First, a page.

VW owners have to pay sales tax on buybacks
- Dec 9, 2016 | Gail Cole
You’ve undoubtedly heard about the Volkswagen Dieselgate scandal. But have you thought about the sales tax implications of the fix?
When the news broke, the outrage was palpable. VW owners, VW dealers, and state and federal lawmakers who helped establish tax breaks for the clean diesels demanded retribution, or at least recompense. New York Attorney General Eric T. Schneiderman helped lead the investigation into Volkswagen that culminated in a settlement. Affected consumers have two options:
- Buyback: VW will pay the National Automobile Dealers Association (NADA) September 2015 value of affected vehicles
- Have the car fixed with an Approved Emissions Modification
An additional cash payment, or “Owner Restitution,” will accompany either fix.
Sales tax and the buyback option
Under normal circumstances — and this situation is far from normal — most states allow a trade-in credit when a car is traded in exchange for another: only the difference between the trade-in amount and the sales price of the vehicle purchased is subject to sales tax. Yet this policy does not apply to the VW buyback option, which “does not provide for the reimbursement for sales taxes and other fees . . .”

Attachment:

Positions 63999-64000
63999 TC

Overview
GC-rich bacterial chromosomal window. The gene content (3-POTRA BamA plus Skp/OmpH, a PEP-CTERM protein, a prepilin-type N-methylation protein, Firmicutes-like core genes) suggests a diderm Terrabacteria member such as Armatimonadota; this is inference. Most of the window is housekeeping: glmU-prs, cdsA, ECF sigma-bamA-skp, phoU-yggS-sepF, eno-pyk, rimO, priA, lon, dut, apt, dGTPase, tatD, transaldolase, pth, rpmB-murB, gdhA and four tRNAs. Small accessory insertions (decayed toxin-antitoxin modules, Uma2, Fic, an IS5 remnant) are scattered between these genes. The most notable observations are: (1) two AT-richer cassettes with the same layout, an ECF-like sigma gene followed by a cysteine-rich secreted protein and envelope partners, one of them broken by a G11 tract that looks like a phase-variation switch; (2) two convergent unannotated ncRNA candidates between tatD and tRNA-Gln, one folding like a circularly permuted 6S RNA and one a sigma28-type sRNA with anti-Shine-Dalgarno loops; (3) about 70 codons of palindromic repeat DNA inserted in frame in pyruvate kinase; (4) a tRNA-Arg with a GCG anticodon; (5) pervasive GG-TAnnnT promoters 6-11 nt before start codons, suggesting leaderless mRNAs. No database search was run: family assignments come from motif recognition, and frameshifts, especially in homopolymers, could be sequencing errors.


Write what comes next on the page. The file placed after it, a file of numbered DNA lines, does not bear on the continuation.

To offset the cost of the taxes and fees, the settlement will award VW owners 112% of their eligible vehicles’ September 2015 value.
The majority of states have not yet issued statements on the applicability of sales tax to the Volkswagen settlement. Those that have are in step with the terms of the settlement, that this is not a normal trade-in but is actually two separate transactions: 1) Volkswagen buying back a car and providing the owner with cash; and 2) the former VW owner buying a new car. As a result, there is no trade-in allowance to reduce the amount of sales tax owed on any car purchased to replace an affected diesel.
The following states have issued notices regarding the Volkswagen settlement and sales tax (click on the links to see the notices):
- Tennessee. The Tennessee Department of Revenue adds that a trade-in deduction is allowed for affected diesel owners who trade-in their vehicle to a dealer for a new vehicle.
Washington has not issued a statement on how sales tax will or won’t apply to the buyback option. However, the Washington Department of Revenue has issued the following statement: “State law does not permit the Department of Revenue to provide direct sales tax refunds to consumers in the context of class action settlements.” In other words, it won’t refund sales tax collected on the purchase of an affected diesel VW.
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